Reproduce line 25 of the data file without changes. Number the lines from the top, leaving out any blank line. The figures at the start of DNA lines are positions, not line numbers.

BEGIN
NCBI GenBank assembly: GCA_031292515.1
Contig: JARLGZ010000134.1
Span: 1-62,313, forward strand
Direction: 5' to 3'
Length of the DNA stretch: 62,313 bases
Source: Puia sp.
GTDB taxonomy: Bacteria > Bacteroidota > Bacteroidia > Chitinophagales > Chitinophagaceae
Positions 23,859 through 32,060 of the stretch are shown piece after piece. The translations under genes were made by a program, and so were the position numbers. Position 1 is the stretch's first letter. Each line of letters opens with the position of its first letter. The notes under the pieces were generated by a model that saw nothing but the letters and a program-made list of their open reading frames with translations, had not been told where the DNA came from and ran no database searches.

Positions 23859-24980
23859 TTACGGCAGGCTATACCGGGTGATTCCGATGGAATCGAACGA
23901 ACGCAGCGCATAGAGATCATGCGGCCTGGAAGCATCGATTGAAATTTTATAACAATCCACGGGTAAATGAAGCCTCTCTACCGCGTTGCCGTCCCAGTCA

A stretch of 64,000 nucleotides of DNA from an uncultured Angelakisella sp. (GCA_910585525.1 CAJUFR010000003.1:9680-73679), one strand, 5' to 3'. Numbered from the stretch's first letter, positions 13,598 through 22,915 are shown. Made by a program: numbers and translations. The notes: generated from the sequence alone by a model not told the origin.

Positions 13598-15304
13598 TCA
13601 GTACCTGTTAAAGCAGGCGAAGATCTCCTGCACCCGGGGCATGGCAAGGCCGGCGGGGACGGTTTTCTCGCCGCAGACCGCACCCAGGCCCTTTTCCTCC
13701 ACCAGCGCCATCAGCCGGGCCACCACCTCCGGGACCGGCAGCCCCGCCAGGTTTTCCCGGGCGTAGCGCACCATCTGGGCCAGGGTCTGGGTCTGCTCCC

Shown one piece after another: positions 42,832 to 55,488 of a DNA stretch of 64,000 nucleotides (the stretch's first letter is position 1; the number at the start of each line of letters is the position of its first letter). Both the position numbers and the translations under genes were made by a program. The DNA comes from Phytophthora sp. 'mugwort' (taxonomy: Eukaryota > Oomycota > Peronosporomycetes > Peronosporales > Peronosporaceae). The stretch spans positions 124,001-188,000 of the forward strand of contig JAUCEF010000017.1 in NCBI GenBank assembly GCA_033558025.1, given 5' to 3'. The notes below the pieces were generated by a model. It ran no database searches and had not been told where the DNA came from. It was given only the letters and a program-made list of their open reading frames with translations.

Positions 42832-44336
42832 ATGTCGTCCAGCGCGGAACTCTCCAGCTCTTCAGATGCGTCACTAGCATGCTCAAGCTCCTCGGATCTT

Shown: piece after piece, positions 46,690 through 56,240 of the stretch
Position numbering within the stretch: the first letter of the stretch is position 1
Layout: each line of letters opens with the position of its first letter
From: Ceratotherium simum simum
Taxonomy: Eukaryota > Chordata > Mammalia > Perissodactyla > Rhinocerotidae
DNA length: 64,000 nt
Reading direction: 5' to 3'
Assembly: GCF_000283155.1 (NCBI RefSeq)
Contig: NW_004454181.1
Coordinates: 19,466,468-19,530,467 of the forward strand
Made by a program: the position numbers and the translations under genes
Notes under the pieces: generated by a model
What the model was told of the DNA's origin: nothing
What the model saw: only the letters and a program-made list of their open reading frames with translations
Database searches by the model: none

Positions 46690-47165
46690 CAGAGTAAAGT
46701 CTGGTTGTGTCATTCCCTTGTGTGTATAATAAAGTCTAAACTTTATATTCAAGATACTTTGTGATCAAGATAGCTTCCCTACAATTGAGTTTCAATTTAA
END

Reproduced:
DNA length: 64,000 nt